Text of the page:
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Carew embraces second chance after heart attack

Hall of Famer delivers message of prevention

Hall of Famer Rod Carew closed an emotional conference call on Monday afternoon with a message that was both personal and universal.

"Get tested," he said.

Carew stressed how lucky he is to have survived what he was told was a "widow-maker" of a heart attack on Sept. 20. In his recovery with his family in San Diego county, he is taking it upon himself to spread the word about thorough heart checkups.

Carew rehabbing from heart attack

In his most recent doctor's visit, he'd been informed that his blood pressure and cholesterol were high. But he had no idea a near-fatal heart attack was on the horizon.

"I looked at myself as healthy," he said. "You never know. I'd like to warn people how important it is to get your heart checked."

As he counts his blessings in the company of his family, gradually regaining strength with an implanted left ventricular assist device, Carew reflects on his life and what he plans to do now that he has been given this reprieve by "my friend upstairs."

Thanksgiving clearly has taken on deep personal meaning for the seven-time American League batting champion who graced the Twins for 12 seasons and the Angels for seven. Panama's gift to the national pastime turned 70 on Oct. 1.

"I've known for a long time we aren't going to live forever," Carew said. "Maybe I have some things to do, to complete."

These have been trying times, for certain. Recalling the 1996 death of daughter Michelle, at 18, from leukemia, Carew confided, "I sit down and cry ... get up in the morning and cry. It's been tough. I go back and think about her and what she went through.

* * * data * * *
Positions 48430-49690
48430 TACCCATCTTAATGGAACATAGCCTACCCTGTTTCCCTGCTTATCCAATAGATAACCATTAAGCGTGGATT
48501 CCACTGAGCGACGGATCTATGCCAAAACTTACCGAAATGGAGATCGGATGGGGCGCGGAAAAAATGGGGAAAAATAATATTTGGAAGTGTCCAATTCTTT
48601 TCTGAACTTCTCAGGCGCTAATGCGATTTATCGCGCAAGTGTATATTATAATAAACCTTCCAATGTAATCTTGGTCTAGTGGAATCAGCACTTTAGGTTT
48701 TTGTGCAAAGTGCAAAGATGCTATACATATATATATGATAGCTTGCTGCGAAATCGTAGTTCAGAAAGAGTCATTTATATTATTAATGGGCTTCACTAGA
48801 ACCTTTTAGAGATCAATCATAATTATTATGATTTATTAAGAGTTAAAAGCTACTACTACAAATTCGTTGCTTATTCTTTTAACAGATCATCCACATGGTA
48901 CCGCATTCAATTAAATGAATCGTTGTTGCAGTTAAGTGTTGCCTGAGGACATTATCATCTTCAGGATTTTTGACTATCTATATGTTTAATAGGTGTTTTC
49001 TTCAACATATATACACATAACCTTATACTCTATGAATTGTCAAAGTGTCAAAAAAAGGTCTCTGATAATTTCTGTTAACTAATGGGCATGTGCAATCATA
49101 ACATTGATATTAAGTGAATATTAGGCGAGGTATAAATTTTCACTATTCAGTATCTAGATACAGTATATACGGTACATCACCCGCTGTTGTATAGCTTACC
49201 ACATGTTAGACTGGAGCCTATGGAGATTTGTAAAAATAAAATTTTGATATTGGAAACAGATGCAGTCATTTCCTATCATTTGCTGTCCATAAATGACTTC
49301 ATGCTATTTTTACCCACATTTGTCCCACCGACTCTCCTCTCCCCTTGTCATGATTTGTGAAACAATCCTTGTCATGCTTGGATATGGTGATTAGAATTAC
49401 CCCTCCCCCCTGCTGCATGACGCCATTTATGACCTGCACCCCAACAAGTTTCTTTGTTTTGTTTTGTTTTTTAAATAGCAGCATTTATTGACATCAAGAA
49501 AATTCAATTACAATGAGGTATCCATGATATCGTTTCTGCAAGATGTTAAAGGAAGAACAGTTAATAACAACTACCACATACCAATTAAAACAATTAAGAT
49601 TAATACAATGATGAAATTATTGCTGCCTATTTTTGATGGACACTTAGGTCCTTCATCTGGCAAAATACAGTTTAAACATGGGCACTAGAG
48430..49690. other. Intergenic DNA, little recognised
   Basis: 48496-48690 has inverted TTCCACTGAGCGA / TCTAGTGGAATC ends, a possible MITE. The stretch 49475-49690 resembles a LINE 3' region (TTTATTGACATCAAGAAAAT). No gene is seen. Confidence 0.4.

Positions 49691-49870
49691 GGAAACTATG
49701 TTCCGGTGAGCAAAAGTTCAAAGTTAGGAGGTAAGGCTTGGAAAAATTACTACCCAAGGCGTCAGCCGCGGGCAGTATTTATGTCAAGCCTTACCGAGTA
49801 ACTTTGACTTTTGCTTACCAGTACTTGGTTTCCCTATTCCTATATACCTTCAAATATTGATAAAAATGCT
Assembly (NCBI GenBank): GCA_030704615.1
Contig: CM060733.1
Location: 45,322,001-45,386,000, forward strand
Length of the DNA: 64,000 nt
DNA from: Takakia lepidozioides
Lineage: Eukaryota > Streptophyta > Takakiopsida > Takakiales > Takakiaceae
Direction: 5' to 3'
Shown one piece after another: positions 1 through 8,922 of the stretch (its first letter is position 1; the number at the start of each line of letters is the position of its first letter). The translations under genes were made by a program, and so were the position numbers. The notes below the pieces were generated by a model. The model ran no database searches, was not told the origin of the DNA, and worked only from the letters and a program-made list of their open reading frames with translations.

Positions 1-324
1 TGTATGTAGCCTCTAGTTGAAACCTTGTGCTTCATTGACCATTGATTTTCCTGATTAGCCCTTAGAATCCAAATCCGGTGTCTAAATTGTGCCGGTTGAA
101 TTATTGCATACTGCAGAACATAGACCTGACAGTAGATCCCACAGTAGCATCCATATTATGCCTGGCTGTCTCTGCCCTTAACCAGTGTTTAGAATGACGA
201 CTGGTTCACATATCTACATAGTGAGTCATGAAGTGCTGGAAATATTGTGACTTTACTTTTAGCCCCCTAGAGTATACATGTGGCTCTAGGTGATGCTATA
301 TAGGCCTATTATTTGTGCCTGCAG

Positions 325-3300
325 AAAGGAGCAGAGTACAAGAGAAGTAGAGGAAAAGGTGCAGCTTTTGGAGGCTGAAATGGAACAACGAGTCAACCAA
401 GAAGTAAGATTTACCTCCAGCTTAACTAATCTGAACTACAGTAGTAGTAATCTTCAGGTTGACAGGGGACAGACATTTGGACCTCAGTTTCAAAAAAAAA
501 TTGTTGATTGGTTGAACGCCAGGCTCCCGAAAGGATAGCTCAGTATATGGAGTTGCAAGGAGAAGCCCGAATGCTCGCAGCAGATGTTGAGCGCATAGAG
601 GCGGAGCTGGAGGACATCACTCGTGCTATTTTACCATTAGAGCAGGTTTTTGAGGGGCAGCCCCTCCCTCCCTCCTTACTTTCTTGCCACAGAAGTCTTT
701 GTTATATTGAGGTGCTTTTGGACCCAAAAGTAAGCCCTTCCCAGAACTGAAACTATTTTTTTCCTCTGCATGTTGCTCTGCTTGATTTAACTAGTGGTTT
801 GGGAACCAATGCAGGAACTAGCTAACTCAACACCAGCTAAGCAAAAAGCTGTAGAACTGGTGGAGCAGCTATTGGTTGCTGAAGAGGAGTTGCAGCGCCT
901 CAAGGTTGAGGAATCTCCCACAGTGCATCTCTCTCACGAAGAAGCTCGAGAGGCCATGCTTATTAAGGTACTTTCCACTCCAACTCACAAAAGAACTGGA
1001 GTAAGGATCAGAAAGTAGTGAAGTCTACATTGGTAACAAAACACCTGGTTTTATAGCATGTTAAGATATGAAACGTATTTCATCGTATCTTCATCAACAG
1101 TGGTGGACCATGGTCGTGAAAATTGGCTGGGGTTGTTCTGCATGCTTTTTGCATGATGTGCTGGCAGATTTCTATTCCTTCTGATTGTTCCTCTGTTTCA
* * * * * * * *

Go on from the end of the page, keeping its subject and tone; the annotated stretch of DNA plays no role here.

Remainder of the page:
"I've been fortunate. My son's been with me since Day 1. My wife's been with me since Day 1. ... People are unbelievable."

On a lighter note, Carew said he is pondering a few future adventures along with his plans of joining the Twins, as has been his custom, for Spring Training on March 1. He also is looking forward to visiting Cooperstown, N.Y., in July for the 25th anniversary of his induction into the Hall of Fame.

"My wife and I and our son are making a bucket list," Carew said. "There are some things I'd like to do before I get off this earth. One is jumping out of an airplane ... and I hate to fly. The other is going down in a shark tank and seeing what that's like."

The Carews already had been planning a trip to Italy, and Rod said he would like to plan a round of golf at legendary St. Andrews in Scotland.

He was hitting golf balls in Corona, Calif., when he was struck by the heart attack. He is effusive in praise of the professionals who promptly did everything required to keep him alive.

"I had no time to think," he said. "Next thing I knew I was down on the floor with a guy with two paddles on me."

His mission now is to build strength as he becomes a candidate for a heart transplant -- and spread his message.

The 1967 American League Rookie of the Year with the Twins and 1977 Most Valuable Player Award winner with a career-best .388 batting average, Carew was an All-Star for 18 consecutive seasons.

A master of the game's finer points -- bunting, stealing, executing the hit-and-run -- he has taken quite an interest in the rise of the Royals, both as 2015 World Series champions and 2014 AL champs pushing the champion Giants to seven games.

The Royals play the game in his fashion, with intelligent aggression.

"They were doing things out there I remember doing," Carew said. "It was all about making little moves to get yourself in position to win games. The last two years, watching that ballclub, I've been fascinated by that."

The game is still in his blood, but he has a bigger goal now. Aligning himself with the American Heart Association, Rodney Cline Carew is spreading the message of proactive prevention.

Lyle Spencer is a national reporter and columnist for Follow him on Twitter @LyleMSpencer.
Read More: Los Angeles Angels, Minnesota Twins